Ongoing pressure from government regulating authorities to reduce vehicle emissions and fuel consumption has been a constant consideration for off-highway vehicle OEMs over the past 20 years.
Stakeholders across the industry, including those involved in powertrain- and emissions-related technologies, are in favor of more environmentally friendly practices. This is also true in related sectors, from light passenger vehicles, right through to commercial and heavy goods vehicles.
In many of these segments, all-electric or hybrid is practical and cost-effective, and will lead to improved air quality. However, the future isn’t all electric – at least not yet – and it’s not all internal combustion engines either – each fuel has its place. For industrial segments, where the end users are concentrated on productivity, ‘clean’ diesel should, and will, remain the dominant fuel for the foreseeable future.
It should be said as well that these diesels aren’t the diesels that emit black smoke and high levels of NOX, which is invisible until it forms smog with other pollutants. They aren’t even the ‘clean’ diesels that were heavily promoted by a number of car manufacturers, whose actions will have negative consequences for the broader industry for some time.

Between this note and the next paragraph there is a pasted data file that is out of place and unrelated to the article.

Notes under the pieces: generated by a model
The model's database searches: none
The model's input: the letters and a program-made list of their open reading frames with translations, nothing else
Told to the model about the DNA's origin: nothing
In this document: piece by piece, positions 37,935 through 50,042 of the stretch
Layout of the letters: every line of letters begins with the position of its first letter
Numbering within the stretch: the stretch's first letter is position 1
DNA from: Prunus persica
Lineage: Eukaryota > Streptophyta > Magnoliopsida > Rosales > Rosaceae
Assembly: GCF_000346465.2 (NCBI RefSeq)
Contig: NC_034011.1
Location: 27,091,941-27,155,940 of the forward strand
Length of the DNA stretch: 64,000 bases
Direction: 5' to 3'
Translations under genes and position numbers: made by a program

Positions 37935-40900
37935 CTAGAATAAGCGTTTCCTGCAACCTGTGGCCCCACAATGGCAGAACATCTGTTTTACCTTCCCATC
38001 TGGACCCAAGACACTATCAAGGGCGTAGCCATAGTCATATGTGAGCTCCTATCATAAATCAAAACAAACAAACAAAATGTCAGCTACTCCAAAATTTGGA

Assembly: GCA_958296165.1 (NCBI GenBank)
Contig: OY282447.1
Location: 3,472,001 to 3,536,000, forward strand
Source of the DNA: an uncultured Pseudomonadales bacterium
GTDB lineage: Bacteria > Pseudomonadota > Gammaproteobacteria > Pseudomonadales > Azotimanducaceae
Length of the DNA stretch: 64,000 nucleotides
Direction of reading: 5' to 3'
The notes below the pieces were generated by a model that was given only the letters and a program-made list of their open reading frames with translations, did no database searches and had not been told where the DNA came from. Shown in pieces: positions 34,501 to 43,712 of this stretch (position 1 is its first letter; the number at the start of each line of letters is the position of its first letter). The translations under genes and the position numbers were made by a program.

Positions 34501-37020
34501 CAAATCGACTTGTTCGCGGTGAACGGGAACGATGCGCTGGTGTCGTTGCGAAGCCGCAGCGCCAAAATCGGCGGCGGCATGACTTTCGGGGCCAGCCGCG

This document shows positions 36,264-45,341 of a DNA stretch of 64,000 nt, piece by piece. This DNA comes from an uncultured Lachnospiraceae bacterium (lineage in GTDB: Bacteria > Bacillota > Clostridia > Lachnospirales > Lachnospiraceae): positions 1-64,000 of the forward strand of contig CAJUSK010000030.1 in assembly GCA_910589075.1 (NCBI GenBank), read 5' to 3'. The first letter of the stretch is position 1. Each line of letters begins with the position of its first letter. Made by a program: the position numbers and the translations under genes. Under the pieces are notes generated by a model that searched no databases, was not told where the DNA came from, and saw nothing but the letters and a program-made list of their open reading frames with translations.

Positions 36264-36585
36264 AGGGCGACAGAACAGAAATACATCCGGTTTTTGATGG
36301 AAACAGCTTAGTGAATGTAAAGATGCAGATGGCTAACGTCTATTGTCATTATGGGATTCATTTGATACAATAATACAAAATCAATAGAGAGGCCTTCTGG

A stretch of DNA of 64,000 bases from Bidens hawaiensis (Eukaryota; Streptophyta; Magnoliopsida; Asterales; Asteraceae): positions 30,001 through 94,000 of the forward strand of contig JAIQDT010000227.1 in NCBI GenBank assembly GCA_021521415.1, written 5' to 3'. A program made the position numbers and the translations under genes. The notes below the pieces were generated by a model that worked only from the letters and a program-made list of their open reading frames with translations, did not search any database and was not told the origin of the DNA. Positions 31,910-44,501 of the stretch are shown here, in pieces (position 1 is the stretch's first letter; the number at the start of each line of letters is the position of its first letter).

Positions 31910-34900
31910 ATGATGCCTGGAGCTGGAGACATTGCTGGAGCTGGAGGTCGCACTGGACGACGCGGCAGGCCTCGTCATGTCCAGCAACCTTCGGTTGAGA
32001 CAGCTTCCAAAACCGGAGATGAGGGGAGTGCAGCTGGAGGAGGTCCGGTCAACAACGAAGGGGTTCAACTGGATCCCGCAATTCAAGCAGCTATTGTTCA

These are cleaner diesels that produce considerably less than 10% of pre-regulated diesels noxious emissions, in machines that on average are at least 15% improved in terms of fuel efficiency. They are functioning in an industry where optimizing operating costs means the difference between making a profit and staying in business, and losing money and disappearing.
In essence, they are a productivity tool that makes a positive contribution at all levels of the economy.
Why are OEMs banking on diesel?
Industry commitment to clean diesel is evidenced by its R&D spend. Even in the most severe recession in living memory, this outlay was somewhere between 2% and 4% of revenues. Across the commercial vehicle and non-road mobile machinery segments, this equated to around US$10bn per year, of which half on average has been spent on emissions and powertrain improvement, totaling US$50bn over the past 10 years. On top of that, a similar amount has been spent on capital investment in plant.